By Henry Mahan
C. H. Spurgeon said, 'This is a Psalm of David, but if any inquire of whom speaketh the Psalmist this? of himself or some other man? I would reply, of himself and some other man--the Lord Jesus Christ.' This is indeed a Messianic psalm! No portion of the Old Testament Scriptures is more often quoted in the New Testament, with the exception of Psalm 22.
v. 1. 'Save me, O God.' His enemies mocked him, crying, 'He saved others, himself he cannot save' (Matt. 27:42). As our substitute, bearing our sins, he could not save himself, but rather offered up himself (Heb. 7:27; Heb. 9:14) ; and he was heard (Heb. 5:7-9). 'The waters are come into my soul.' Our Lord's chief sufferings were his soul agony (Isa. 53:9-10).
v. 2. Our Lord calls his state under our sins 'deep mire' and 'deep waters.' Sin is as mire (Jer. 38:6) for its filthiness and its hold on men. In deep water there is no place to stand, and the waters go over the head. The judgment of God is described as waters that overflow (Isa. 28:17). Our Lord is not a faint-hearted weakling; his sufferings were real and terrible.
v. 3. He wept as a man of sorrows, acquainted with grief. He prayed until he sweat great drops of blood. His throat was dry and parched under the fires of God's wrath against our sins, and he cried, 'I thirst.' He looked and waited for his God; but he was left alone, crying, 'My God, why hast thou forsaken me?'
v. 4. 'They hated me without a cause' (John 15:25). From the cradle to the cross his enemies were without number. They were very many and very mighty. All earth and all hell despised him (Isa. 53:3; Acts 4:27), all without cause, for there was no sin nor fault in him. 'I restored that which I took not away.' Though innocent, he was treated as guilty. The sheep went astray, but the shepherd was smitten; and on their behalf he restored the honor of God's justice and law and their happiness (Rom. 5:19; 1 Cor. 15:21-22; Psalm 23:3).
v. 5. David might truly say this but not our Lord, unless he refers to our sins imputed and laid to his charge. He was made to be sin for us (2 Cor. 5:21).
v. 6. It seems to some that he prays that true believers will not be ashamed, confounded, and confused by his crucifixion and death; but it may be better understood, 'because I, for their sakes, do bear their shame, let them, for my sake, never be ashamed nor confounded' (1 Peter 2:6; Rom. 9:33).
vv. 7-8. Christ died for our sake, to redeem us to God; but he was set forth to be a mercy-seat, to declare God's righteousness, and to enable God to be both just and justifier (Rom. 3:25-26). Even his brothers did not believe him (John 7:5).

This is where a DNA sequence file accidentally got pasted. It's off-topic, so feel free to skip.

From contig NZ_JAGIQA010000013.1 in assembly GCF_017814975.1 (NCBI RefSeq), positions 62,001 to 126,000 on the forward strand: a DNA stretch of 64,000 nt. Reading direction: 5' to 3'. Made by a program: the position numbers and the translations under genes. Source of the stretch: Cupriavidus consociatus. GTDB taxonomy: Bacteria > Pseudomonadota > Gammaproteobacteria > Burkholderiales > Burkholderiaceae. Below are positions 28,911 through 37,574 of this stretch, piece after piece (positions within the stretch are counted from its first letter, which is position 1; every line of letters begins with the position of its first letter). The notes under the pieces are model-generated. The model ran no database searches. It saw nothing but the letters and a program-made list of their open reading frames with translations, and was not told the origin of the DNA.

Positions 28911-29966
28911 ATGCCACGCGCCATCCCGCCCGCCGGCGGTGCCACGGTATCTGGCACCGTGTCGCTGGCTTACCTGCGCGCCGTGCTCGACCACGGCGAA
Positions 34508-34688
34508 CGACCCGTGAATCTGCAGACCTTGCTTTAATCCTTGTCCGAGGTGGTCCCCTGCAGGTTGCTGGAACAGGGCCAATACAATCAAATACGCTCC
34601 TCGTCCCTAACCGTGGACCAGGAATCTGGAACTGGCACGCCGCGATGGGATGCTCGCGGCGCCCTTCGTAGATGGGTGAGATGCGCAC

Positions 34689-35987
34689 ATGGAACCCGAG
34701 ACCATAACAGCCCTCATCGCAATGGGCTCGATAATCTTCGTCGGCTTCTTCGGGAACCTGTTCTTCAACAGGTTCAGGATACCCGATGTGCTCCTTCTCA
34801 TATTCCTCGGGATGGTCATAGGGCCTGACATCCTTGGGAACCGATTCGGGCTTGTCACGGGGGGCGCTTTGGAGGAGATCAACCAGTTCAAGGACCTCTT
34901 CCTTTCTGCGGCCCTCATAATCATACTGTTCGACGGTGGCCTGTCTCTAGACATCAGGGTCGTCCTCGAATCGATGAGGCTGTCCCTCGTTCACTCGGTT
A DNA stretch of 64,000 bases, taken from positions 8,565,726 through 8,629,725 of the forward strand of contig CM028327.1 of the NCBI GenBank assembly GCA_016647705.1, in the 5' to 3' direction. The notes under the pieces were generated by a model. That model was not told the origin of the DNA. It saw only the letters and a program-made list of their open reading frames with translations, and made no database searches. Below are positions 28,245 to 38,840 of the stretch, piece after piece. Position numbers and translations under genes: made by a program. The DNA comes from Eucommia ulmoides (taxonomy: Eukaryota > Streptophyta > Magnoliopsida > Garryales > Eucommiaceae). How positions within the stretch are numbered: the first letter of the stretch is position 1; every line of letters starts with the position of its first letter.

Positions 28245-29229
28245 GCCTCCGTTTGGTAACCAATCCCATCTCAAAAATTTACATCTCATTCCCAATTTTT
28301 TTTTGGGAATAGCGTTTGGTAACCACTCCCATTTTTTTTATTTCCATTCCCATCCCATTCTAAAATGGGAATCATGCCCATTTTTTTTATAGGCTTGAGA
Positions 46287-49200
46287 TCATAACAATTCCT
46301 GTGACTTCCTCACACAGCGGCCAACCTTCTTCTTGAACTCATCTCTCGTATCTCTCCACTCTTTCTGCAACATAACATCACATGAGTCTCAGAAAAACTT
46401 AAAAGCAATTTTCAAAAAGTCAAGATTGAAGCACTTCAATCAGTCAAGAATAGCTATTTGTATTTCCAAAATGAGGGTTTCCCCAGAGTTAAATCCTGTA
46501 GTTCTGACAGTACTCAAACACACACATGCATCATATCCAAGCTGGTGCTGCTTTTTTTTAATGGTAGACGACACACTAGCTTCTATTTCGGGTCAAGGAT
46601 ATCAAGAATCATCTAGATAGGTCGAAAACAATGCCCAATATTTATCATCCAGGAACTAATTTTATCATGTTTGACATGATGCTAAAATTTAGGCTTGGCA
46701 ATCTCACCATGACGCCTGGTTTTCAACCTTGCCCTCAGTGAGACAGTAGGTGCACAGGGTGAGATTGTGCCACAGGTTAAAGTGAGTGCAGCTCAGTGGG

vv. 9-10. Some men are eaten up with pride, covetousness, and hatred; but the master-passion of Christ was his Father's glory, will, and truth (John 2:13-17). The hatred of men for God fell upon Christ, and everything he did or said only increased their reproach.
vv. 11-12. Being identified with us in our poverty, laying aside his eternal glory and clothing himself in flesh, humbling himself and being found in fashion as a man should have won him acclaim and pity; but it only increased their mockings and revilings (Matt. 27:27-30). From the judges and leaders who sat in the gate to the drunkards on the street, all men by nature hated the living God (1 Cor. 2:14; Rom. 8:7).
vv. 13-18. While they mocked and scoffed, our Lord prayed to the Father. Here in these verses is his prayer for victory and deliverance according to the multitude of thy tender mercies, according to thy lovingkindness, and according to the truth and promises of thy salvation! He speaks as our representative, and as such his deliverance and redemption are ours!
v. 19. Here are three words that describe our Lord's sufferings for us and the contempt poured upon him because of our sins-- reproach, shame, and dishonor. We deserve all three, but he bore them in our place (Isa. 53:4-6).
vv. 20-21. Our Lord died with a broken heart (John 19:34-35). Reproach, loneliness, and heaviness broke his heart. There is no suffering quite like it. In his thirst, they gave him gall and vinegar (Matt. 27:34, 48). Someone wrote, 'Whatever he sought for, there was none; our Captain fought the field alone. As soon as the Chief to battle led, that moment every soldier fled.'
vv. 22-28. The Lord calls for judgment upon rebels and a judicial curse upon the despisers of the Lord's Christ. Their ceremonies, tables, and types, which should reveal his redemptive work, only serve as a stumbling-block and a trap (Rom. 11:9-10). A veil is upon their eyes (2 Cor. 3:15). They persecute him whom the Lord hath smitten (Isa. 53:4, 10). Iniquity is added to their iniquity; for they are now guilty of the blood of his Son, and they are blotted out of the book of God (Exo. 32:33).
vv. 29-30. Our Lord returns to prayer and praise. 'I am poor now but shall be exalted' (Phil. 2:8-11). Even in the depths of agony I will praise and magnify him.
vv. 31-32. God never found pleasure nor satisfaction in the sacrifices of the Old Testament, but he is fully pleased and reconciled through Christ's sufferings (Heb. 10:5-7). Those who are taught of God rejoice in him; and they live, who seek God in Christ.
vv. 33-35. Believers, in their own eyes, are poor and needy prisoners; but because of our Lord's redemptive work, they are in God's sight sons of God, complete in Christ (Col. 2:9-10). He will hear, despise not, save, and build them on that Rock.
v. 36. They are the seed of Abraham (Gal. 3:29). They are heirs of God (Rom. 8:17). They love his name (1 John 5:1-2). They dwell in God (1 John 4:15).